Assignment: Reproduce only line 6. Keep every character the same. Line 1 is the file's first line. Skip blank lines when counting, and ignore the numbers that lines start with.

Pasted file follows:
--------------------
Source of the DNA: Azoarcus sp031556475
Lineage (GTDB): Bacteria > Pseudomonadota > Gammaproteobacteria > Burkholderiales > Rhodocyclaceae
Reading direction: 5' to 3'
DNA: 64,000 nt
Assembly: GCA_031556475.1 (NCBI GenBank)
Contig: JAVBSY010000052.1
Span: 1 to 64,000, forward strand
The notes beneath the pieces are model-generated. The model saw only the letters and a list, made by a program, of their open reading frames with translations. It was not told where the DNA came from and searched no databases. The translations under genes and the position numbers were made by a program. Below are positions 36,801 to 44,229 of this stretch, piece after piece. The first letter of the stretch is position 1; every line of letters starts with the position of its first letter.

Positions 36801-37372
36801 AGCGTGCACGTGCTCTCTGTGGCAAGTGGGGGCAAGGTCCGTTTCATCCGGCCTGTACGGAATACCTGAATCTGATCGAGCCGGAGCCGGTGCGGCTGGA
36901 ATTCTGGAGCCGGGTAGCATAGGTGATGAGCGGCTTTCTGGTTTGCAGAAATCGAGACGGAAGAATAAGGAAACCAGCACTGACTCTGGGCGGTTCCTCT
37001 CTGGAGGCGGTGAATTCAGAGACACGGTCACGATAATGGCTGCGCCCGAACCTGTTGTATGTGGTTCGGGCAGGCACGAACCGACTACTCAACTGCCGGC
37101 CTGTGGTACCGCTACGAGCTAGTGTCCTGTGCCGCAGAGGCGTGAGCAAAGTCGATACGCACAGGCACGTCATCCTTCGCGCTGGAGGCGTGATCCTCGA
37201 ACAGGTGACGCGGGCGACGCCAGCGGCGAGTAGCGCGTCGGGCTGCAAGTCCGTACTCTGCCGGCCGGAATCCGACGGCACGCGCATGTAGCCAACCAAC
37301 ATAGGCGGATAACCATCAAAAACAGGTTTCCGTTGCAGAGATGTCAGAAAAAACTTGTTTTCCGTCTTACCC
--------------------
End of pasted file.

Contig: JAVBSY010000052.1